For Coady and Neider, friends who traveled together, hours had passed before they realized they had not eaten anything but a tiny post-snack race. Runners' bodies already tend to have higher metabolism than most, throw in a 26.2-mile run and it becomes absolutely essential to refuel. They tried to send Neider's husband, Seth, out for food, but everything was closed.
The Marriott where they were staying was overwhelmed with room-service requests, so the hotel decided to hold a buffet and feed everybody. That meant another line of about an hour and a half, but about eight hours after they completed the run, Coady and Neider finally ate.
"Obviously with everything going on that day, that was not our biggest concern," Neider said. "I think you're just running on adrenaline at that point. It was just crazy."
Doug Weddell knew he and his family were in no immediate danger from the bombs. He was already in his hotel room and his family had taken a subway to a point near the middle of the course to watch him.
None of them were in the vicinity of the finish line when the bombs exploded.
Perhaps it was that distance from real danger, or maybe it was a mind trained in rational thought as a trial attorney, but Weddell did not find himself dealing with overwhelming negative emotions.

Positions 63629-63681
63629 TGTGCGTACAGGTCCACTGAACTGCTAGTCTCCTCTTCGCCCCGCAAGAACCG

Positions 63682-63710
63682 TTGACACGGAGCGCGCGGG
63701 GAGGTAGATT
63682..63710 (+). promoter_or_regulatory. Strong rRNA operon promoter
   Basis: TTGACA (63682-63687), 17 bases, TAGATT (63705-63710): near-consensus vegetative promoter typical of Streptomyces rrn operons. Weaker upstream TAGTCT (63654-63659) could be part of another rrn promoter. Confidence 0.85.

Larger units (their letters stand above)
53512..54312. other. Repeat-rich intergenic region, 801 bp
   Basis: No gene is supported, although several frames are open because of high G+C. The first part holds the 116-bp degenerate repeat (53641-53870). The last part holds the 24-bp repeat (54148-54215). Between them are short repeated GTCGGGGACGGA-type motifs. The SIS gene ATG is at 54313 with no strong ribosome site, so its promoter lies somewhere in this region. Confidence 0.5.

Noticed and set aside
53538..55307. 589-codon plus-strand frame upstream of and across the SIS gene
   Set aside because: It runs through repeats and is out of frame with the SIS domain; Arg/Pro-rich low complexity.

Instead, he took note of restaurants offering meals to investigators and National Guardsmen. He saw a city bustling with police and paramedics, but still in control of itself.
He was already a fan of Boston because of the way it enthusiastically embraces its signature event, but he was more in awe after experiencing the city at its lowest point.
"It really was this great feeling of people trying to help each other," Weddell said. "Everyone really pulled together to try to make the best of the situation."
Like Coady, Robin Krueger Romero looks back on that race and recalls so many things that nearly placed her in harm's way.
Imagine thousands of runners, all of whom have been hydrating in preparation to run 26.2 miles, all making one final bathroom trip before the race.
Clogged doesn't begin to describe it.
Krueger Romero found herself caught in that congestion and nearly missed her wave, which would have meant she would have started the race later and, instead of finishing 20 minutes before the blasts, she, and her husband, Kenny Romero, there watching, could have been among the victims.
"Timing is everything," the real estate agent said. "I feel pretty lucky in a lot of ways and pretty sad for a lot of those other people."
The emotion that emerged from those closely dodged what-ifs is tough to define. It would logically be the opposite of regret, but look up an antonym for regret and you'll find comfort, happiness and joy. Those do not apply in this situation.
Instead, you have a group of survivors still searching for the right way to feel about a day that left an imprint on the country, and on many members of this area's large running community.